A Valiant End for Volleyball

Beach and men’s teams defeated in finals

By Matthew Gozzip Athletics Editor

After one of the most dominant volleyball seasons in program history, the Long Beach State’s men’s volleyball and beach volleyball teams lost in the opening rounds of the collegiate national championships.

The surging beach volleyball team exited the competition unceremoniously, losing both of their matches in the tournament against two of the premier programs in the country.

The no. 3 ranked Pepperdine (25–3) blanked the sixth ranked 49ers, 3–0, defeating top flight duo Rachel Nieto and Nele Barber and the second-ranked group Anete Brinke and Hailey Harward. The Waves were a thorn in Long Beach State’s (26–10) sand all season, defeating them in all three contests between them. Brittany Howard and Corinne Quiggle bullied Brinke and Hayward in straight sets, 21–16, 21–14, while the usually steady Nieto and Barber couldn’t capture a rhythm after a tough first set.

LBSU’s tough loss sent them to the elimination bracket against Louisiana State where the 49ers dropped the match, 3–2. Harward and Brinke won the first match 21–15, 21–18 against LSU’s Emmy Allen and Maddie Ligon, giving The Beach a 1–0 lead. Baber and Nieto fought through the first game struggles and raced off to an early set lead. They dropped the second set before losing in a dogfight in the third set tiebreaker. After exchanging the next two matches, the final contest was decided between the third-ranked duos. Kobi Pekich and Sasha Karelov dominated the first set but ultimately lost the match, ending the season for LBSU.

Across the country in Columbus, Ohio, the vaunted men’s volleyball team entered the national semifinals riding a winning streak and a growing swagger. Then they came out flat in the first and only contest. The no. 2 seed 49ers (27–4) fell to the no. 3 seed BYU Cougars (26–4) in a complete sweep, [20–25, 18–25, 23–25].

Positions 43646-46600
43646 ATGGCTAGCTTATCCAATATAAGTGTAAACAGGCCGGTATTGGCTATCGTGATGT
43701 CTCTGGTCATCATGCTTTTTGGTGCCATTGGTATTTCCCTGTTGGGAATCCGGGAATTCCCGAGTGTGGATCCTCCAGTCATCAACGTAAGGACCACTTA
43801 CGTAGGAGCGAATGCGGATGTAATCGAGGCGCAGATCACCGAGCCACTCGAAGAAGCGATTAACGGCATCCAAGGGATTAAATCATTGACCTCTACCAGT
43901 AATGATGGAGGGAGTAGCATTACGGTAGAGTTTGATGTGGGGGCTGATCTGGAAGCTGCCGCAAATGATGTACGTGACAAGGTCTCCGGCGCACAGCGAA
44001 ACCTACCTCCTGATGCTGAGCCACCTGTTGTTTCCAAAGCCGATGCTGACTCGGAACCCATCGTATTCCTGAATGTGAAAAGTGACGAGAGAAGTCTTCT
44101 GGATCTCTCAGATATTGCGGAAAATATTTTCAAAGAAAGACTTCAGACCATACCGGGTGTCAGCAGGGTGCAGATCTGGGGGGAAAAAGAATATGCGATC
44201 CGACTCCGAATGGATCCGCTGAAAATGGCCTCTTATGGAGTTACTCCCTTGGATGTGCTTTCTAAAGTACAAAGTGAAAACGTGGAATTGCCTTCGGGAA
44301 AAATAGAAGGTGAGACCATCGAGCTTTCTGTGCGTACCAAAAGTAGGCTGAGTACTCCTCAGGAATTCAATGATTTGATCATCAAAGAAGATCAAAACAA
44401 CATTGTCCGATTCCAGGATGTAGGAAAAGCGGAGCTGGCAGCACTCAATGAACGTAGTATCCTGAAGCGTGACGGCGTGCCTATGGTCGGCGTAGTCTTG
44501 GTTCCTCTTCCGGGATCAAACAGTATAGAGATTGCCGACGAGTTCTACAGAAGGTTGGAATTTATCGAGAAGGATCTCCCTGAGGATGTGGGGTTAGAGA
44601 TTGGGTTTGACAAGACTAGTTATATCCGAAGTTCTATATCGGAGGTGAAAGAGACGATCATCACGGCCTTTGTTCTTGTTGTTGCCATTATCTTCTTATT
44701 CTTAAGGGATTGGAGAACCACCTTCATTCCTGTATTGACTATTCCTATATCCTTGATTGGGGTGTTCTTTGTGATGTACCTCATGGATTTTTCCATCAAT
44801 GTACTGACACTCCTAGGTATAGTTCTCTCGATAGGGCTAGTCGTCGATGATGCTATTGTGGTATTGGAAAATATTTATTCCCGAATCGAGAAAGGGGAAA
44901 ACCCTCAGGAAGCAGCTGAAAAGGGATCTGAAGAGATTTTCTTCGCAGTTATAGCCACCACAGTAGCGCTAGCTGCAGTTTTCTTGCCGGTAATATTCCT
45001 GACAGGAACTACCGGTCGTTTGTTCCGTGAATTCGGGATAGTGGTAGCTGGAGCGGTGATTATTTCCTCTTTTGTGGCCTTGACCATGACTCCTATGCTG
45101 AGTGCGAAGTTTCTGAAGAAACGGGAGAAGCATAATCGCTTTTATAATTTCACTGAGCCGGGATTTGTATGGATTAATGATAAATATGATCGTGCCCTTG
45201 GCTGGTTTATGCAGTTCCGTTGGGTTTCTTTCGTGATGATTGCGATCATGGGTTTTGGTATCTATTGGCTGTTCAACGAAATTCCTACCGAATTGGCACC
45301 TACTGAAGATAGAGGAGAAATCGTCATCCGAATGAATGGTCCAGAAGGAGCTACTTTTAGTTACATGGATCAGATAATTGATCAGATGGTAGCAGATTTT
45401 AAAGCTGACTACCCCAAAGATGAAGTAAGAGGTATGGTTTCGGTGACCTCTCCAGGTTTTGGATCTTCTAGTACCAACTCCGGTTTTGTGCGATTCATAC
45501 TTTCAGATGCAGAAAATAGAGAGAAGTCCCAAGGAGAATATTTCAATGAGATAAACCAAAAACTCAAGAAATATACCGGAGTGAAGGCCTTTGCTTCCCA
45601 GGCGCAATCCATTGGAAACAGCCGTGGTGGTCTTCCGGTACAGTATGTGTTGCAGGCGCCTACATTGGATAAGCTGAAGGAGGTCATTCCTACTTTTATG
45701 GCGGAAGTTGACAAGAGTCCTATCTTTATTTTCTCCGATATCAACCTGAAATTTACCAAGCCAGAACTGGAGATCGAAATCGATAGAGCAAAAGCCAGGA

The Beach entered the contest as the favorites, especially after a record-breaking season on all levels. The program swept up all sorts of postseason awards, all-american selections, player of the year awards for TJ DeFalco and coach of the year awards for Alan Knipe. It didn’t matter once the Cougars pounced to an early lead and never gave it back. The trademark hitting accuracy and consistent play from the Beach didn’t arrive in Ohio as LBSU hit .215 in the match after knocking down 32 kills and committing 15 attack errors. The Beach nearly flipped the script in the third set by inserting underrated junior outside hitter Bjarne Huss to help spring to a 22–19 lead but BYU closed the match out.

It’s fair to assess the performances of both teams as disappointments, especially after doing well all season. Still, just like the play is on the court, there is no way to win without thinking about upward momentum. Excluding the national championship season, this was arguably the best season in men’s volleyball history. Not only were the trophy cases filled but the profile of the program continued to expand to a national level. Even better, the young nucleus Josh Tuaniga, Kyle Ensing and TJ DeFalco continued to excel and the coaching staff found solutions to get the rest of the team to perform well.

On the sand side, the beach volleyball returned to the championships after a year hiatus, an impressive feat for a program that only started to develop in the past several years. Even though the Beach has won a national championship before, the organized competition was much different. The Big West introduced Beach volleyball in 2015 and the level of play increased with the addition. Nieto and Barber set records for wins and won conference team of the week honors twice while Karelov, Harward, Brinke all return after strong underclasswomen campaigns.

The ball may have stopped spiking this season but the sun is shining favorably on the Beach, indoors and on the sand.

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